Similar conditions occur for the months of February, March, April, and May. These are all wet months and the soil remains at its field capacity so all excess water becomes surplus. Note too that the values of PE are increasing through these months. This indicates that plants are springing to life and transpiring water. Evaporation is also increasing as insolation and air temperatures are increasing. Notice how the difference between precipitation and potential evapotranspiration decreases through these months. As the demand on water increases, precipitation is having a harder time satisfying it. As a result, there is a smaller amount of surplus water for the month.

Surplus runoff can increase stream discharge to the point where flooding occurs. The flood duration period lasts from December to May (6 months), with the most intense flooding is likely to occur in March when surplus is the highest (61 mm).

Self Assessment $$\PageIndex{1}$$

If the field capacity of this soil was larger, will the monthly surplus be larger or smaller than it is under its present field capacity?

Smaller - If the field capacity is larger, the soil will take longer to become saturated and retain more water resulting in less surplus runoff.

## Soil Moisture Utilization

By the time June rolls around, temperatures have increased to the point where evaporation is proceeding quite rapidly and plants are requiring more water to keep them healthy. As potential evapotranspiration is approaching its maximum value during these warmer months, precipitation is falling off. During June P-PE is -17 mm. What this means is precipitation no longer is able to meet the demands of potential evapotranspiration. In order to meet their needs, plants must extract water that is stored in the soil from the previous months. This is shown in the table by a value of 17 in the cell for ΔST (change in soil storage).  Once the 17 m is taken out of storage (ST) it reduces its value to 73.

The month of June is considered a dry month (P<PE) so AE is equal to precipitation plus the absolute value of ΔST (P + |ΔST|). When we complete this calculation (106 mm + 17 mm = 123 mm) we see that AE is equal to PE. What this means is precipitation and what was extracted from storage was able to meet the needs demanded by potential evapotranspiration. Note that there is no surplus in June as the soil moisture storage has dropped below its field capacity. There is still no deficit as water remains in storage. The calculations for July is similar to June, just different values. Note that by the time July ends, water held in storage is down to a mere 16 mm.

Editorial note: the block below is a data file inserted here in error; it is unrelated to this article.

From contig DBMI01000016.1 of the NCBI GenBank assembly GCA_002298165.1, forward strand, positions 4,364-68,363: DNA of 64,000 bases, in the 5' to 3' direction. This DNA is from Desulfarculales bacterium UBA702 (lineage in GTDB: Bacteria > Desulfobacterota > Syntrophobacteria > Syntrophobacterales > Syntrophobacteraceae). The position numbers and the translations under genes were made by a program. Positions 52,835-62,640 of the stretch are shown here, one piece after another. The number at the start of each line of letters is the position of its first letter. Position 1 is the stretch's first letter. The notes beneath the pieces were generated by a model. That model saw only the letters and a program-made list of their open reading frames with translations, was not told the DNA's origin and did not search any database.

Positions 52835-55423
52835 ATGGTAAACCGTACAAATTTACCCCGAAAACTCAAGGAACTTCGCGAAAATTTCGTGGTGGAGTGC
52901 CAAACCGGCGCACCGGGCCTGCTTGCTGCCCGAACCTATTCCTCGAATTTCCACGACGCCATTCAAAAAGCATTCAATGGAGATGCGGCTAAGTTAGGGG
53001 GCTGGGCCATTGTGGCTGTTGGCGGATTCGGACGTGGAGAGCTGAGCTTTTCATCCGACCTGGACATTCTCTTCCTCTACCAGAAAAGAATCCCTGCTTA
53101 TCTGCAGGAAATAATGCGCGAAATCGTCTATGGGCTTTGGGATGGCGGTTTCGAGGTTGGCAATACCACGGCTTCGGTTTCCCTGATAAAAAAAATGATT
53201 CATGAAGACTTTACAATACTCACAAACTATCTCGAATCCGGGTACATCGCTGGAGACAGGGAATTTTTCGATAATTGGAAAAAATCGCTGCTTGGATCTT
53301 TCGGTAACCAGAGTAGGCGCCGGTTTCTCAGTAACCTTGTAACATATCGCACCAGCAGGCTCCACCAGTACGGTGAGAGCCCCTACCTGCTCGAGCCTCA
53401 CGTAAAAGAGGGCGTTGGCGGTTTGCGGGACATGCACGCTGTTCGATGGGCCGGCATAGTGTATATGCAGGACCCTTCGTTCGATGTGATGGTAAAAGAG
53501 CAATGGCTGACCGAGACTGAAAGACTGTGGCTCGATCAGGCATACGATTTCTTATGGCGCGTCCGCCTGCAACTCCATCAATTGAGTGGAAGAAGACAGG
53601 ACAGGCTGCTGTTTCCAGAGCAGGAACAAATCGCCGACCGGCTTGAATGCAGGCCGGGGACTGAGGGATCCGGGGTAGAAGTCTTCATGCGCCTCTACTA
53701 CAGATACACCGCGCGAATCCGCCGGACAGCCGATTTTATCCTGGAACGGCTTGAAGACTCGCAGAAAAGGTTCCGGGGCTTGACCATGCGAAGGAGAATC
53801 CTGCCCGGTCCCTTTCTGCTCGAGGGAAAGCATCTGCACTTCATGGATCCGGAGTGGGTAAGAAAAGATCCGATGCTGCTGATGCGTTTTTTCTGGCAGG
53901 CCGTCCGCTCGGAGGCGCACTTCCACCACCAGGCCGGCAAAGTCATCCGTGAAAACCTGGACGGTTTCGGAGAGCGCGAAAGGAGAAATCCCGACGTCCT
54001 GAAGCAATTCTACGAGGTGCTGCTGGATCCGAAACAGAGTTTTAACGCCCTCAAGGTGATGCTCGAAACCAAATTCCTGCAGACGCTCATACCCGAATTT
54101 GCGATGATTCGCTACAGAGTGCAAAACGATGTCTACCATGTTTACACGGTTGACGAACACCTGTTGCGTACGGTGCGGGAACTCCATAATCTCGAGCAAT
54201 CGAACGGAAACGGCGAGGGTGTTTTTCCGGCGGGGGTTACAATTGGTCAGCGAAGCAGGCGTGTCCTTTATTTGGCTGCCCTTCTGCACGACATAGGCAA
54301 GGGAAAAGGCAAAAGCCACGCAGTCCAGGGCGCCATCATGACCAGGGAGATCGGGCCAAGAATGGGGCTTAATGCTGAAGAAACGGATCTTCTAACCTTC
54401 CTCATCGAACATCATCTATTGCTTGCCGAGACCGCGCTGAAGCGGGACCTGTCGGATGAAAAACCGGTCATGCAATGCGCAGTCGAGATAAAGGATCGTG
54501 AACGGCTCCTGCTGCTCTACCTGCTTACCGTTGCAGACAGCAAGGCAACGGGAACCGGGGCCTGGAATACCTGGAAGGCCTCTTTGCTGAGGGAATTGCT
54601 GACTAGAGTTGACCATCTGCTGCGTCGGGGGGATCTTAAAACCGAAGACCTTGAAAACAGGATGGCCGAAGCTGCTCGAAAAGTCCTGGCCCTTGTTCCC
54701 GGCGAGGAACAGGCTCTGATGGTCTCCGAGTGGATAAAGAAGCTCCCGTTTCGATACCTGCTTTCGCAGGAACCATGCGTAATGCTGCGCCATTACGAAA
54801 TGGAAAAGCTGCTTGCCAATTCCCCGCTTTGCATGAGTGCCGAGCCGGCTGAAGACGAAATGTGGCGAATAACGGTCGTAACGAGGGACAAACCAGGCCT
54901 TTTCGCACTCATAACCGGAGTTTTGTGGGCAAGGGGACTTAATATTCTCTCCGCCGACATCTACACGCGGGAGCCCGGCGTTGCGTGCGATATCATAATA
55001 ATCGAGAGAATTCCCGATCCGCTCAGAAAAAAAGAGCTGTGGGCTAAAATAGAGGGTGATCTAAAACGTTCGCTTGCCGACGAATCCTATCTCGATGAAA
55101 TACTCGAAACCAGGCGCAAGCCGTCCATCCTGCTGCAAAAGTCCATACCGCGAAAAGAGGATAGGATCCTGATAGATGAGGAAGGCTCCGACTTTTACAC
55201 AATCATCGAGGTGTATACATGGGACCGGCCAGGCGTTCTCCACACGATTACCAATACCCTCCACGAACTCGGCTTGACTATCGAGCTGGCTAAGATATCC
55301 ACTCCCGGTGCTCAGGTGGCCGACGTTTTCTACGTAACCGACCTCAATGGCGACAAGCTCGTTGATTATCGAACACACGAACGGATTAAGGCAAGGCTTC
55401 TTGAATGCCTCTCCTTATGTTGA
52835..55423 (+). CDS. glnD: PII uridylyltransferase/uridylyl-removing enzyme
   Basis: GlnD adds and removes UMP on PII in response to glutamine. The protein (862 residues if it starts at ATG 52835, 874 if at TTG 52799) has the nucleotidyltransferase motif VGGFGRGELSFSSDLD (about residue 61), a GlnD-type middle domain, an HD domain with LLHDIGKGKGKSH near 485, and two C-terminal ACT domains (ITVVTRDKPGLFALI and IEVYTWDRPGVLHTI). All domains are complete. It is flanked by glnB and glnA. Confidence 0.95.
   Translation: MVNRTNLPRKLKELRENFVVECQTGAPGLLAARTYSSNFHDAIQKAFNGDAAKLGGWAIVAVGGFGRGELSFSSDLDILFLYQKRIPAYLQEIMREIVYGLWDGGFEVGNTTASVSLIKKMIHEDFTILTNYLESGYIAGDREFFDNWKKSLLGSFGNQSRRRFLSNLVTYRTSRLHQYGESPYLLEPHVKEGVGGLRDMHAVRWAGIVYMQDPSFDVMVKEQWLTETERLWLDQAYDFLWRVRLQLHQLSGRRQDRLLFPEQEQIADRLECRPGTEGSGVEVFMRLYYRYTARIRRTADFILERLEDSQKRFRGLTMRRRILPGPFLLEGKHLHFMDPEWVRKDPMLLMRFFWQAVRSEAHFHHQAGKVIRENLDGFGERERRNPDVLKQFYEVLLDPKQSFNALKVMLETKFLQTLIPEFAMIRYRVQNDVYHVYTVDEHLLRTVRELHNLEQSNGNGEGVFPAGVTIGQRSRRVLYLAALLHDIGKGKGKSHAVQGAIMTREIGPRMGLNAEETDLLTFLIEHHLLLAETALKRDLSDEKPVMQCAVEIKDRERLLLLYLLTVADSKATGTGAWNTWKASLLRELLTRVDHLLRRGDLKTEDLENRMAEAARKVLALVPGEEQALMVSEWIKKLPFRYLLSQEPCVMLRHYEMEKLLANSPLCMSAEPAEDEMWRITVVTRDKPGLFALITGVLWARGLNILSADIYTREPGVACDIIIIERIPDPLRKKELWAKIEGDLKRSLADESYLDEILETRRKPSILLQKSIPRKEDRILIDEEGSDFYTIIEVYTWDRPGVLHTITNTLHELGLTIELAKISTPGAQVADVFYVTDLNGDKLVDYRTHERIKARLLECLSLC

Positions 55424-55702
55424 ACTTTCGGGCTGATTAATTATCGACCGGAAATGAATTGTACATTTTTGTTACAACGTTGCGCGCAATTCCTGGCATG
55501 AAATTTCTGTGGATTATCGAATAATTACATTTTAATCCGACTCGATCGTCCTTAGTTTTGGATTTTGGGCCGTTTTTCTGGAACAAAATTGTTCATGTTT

## Soil Moisture Deficit

August, like June and July, is a dry month. Potential evapotranspiration still exceeds precipitation and the difference is a -42 mm. Up until this month there has been enough water from precipitation and what is in storage to meet the demands of potential evapotranspiration. However, August begins with only 16 mm of water in storage (ST of July). Thus we'll only be able to extract 16 mm of the 42 mm of water needed to meet the demands of potential evapotranspiration So, of the 42 mm of water we would need (P-PE) to extract from the soil. In so doing, the amount in storage (ST) falls to zero and the soil is dried out. What happens to the remaining 26 mm of the original P-PE of 42? The unmet need for water shows up as soil moisture deficit. In other words, we have not been able to meet our need for water from both precipitation and what we can extract from storage. AE is therefore equal to 100 mm (84 mm of precipitation plus 16 mm of ΔST).

So what is a farmer to do if their crops cannot obtain needed water from precipitation or soil moisture storage....they irrigate. Irrigation water usually is pumped from groundwater supplies held in aquifers deep below the surface or from nearby streams (if stream flow is sufficient to provide needed water). The amount of irrigation water required is the amount of the soil moisture deficit.

This page titled 10.3.1: Computing a Soil - Moisture Budget is shared under a CC BY-SA 4.0 license and was authored, remixed, and/or curated by Michael E. Ritter (The Physical Environment) via source content that was edited to the style and standards of the LibreTexts platform; a detailed edit history is available upon request.